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Venus In Copper (Falco) by Lindsey Davis
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Venus In Copper (Falco) (original 1991; edition 2011)

by Lindsey Davis

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8501210,560 (3.92)33
Member:alalba
Title:Venus In Copper (Falco)
Authors:Lindsey Davis
Info:Cornerstone Digital (2011), Kindle Edition, 324 pages
Collections:Your library
Rating:***1/2
Tags:2012, detective story, UK fiction

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Venus in Copper by Lindsey Davis (1991)

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» See also 33 mentions

English (11)  Spanish (1)  All languages (12)
Showing 1-5 of 11 (next | show all)
The historical who-dunnit can be an entertaining sub-genre, and certainly has made some money for people who like to research the past. LD has struck an amusing strain with the tales of M. Didius Falco. I don't regard this as one of the better Falcos but.... ( )
  DinadansFriend | Oct 13, 2013 |
This is the first post conspiracy novel and it focuses on what works: the relationships between the characters. Falco and Helena finally decide to kept dancing together to the joy of the reader. The plot is weaved into the characters struggle and emotions. The plot serves the characters development and it works. As in real life the villains do not always get what's coming to them and it's okay since the characters live to be happy another day, another week. ( )
  writerlibrarian | Apr 4, 2013 |
Third novel in the series. In this book Falco tries to solve the murder of a freedman, and investigates his fiancee, finding many secrets and getting involved with a few interesting characters. Like the other books in the series in fun to read. ( )
  alalba | Nov 11, 2012 |
Venus in Copper is the third in the series about Marcus Didius Falco. Falco decides to go back to working for private clients since the Palace doesn't pay his fees promptly or even at all. He needs funds in order to move up in the world but private clients are just as much trouble as Imperial ones. Lots of details about life in Rome, some interesting characters, and a murder to solve made this an enjoyable book. I do think this series may be best read in order starting with Silver Pigs.
  hailelib | May 18, 2012 |
As so often with the Falco novels, the draw isn't the mystery, but the world-building and characters. Falco is still trying to figure out how he can hang onto Helena, who is clearly much too good for him. He's also trying to extricate himself from another of the traps laid by his archenemy Ancrites, deal with his large and boistrous family, and make the Emperor happy.

The mystery was solved offscreen by a deus-ex-machina, but the ride is fun and entertaining, and the people are all ones that I would enjoy spending the day with in real life, as well as in books.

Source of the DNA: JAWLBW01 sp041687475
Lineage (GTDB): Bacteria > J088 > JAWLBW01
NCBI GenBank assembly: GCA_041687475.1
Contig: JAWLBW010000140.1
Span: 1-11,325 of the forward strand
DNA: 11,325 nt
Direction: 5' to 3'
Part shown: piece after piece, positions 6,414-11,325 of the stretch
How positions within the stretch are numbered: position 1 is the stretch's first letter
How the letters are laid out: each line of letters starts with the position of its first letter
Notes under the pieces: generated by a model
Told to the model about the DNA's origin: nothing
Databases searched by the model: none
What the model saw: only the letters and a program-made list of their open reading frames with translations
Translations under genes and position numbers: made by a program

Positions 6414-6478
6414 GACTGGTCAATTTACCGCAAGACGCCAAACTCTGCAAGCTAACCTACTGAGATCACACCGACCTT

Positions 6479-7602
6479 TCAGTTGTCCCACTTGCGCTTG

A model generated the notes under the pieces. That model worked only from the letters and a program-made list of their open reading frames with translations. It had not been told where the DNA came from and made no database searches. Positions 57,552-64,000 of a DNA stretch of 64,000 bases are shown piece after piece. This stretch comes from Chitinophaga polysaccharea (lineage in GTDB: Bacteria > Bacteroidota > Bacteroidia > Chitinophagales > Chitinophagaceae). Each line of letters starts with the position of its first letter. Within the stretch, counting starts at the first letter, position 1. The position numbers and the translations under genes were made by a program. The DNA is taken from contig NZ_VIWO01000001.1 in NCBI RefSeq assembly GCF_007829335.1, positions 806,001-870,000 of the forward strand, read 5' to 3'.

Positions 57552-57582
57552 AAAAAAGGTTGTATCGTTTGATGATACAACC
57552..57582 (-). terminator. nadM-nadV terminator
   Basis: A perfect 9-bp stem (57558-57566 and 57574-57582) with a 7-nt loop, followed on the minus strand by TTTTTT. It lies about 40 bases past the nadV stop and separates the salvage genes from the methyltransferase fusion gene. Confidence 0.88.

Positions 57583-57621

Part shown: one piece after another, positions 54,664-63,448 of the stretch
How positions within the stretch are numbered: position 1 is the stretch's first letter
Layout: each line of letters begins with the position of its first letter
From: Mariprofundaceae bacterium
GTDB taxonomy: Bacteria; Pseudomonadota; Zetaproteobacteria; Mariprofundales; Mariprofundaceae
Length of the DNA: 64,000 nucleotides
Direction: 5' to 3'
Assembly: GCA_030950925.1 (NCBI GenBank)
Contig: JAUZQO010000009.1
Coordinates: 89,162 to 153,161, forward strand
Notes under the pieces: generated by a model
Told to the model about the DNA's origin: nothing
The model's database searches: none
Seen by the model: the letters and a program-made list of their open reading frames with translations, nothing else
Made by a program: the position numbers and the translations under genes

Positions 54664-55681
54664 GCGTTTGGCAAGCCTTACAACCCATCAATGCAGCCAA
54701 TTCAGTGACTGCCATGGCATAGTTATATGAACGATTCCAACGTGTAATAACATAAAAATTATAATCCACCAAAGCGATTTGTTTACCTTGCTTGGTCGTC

Money quote (Helena), "Oh, Marcus Didius, I never take any notice of what you say!" ( )
1 vote teckelvik | Dec 14, 2011 |
Showing 1-5 of 11 (next | show all)
"Period details, humor and Falco's modern sensibility add up to another sterling performance from Davis."
added by bookfitz | editPublishers Weekly (Mar 2, 1992)
 
"Falco, as always a better adventurer than a detective, goes through all his customary high-jinks, described with all his customary self-infatuated facetiousness, en route to a denouement that implicates half of Imperial Rome in the killing."
added by bookfitz | editKirkus Reviews (Feb 1, 1992)
 

» Add other authors (3 possible)

Author nameRoleType of authorWork?Status
Lindsey Davisprimary authorall editionsconfirmed
González Trejo, HoracioTranslatorsecondary authorsome editionsconfirmed
Seibicke, ChristaTranslatorsecondary authorsome editionsconfirmed
Vaccarini, Maria ElenaTranslatorsecondary authorsome editionsconfirmed
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"The bigger the turbot and dish the bigger the scandal, not to mention the waste of money..." -Horace, Satire II, 2
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For my parents - Welcome to Kent!
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Rats are always bigger than you expect.
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(Click to show. Warning: May contain spoilers.)
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Amazon.com Product Description (ISBN 0345373901, Mass Market Paperback)

"Delectably funny...A novel that gives new meaning to the term 'classic detective fiction.'"
THE WASHINGTON POST BOOK WORLD
In 70 A.D. in ancient Rome, no one is a saint. Or so thinks Marcus Didius Falco, a private investigator first introduced in the award-winning SILVER PIGS, who's trying to prevent a murder before it happens. When every man a woman marries dies, Falco knows there's smoke and fire--and he'll stop at nothing to untangle the Gordion knot that proves it.

(retrieved from Amazon Mon, 30 Sep 2013 14:03:26 -0400)

(see all 5 descriptions)

In 70 A.D. in ancient Rome, no one is a saint. Or so thinks Marcus Didius Falco, a private investigator first introduced in the award-winning SILVER PIGS, who's trying to prevent a murder before it happens. When every man a woman marries dies, Falco knows there's smoke and fire--and he'll stop at nothing to untangle the Gordion knot that proves it.… (more)

(summary from another edition)

» see all 4 descriptions

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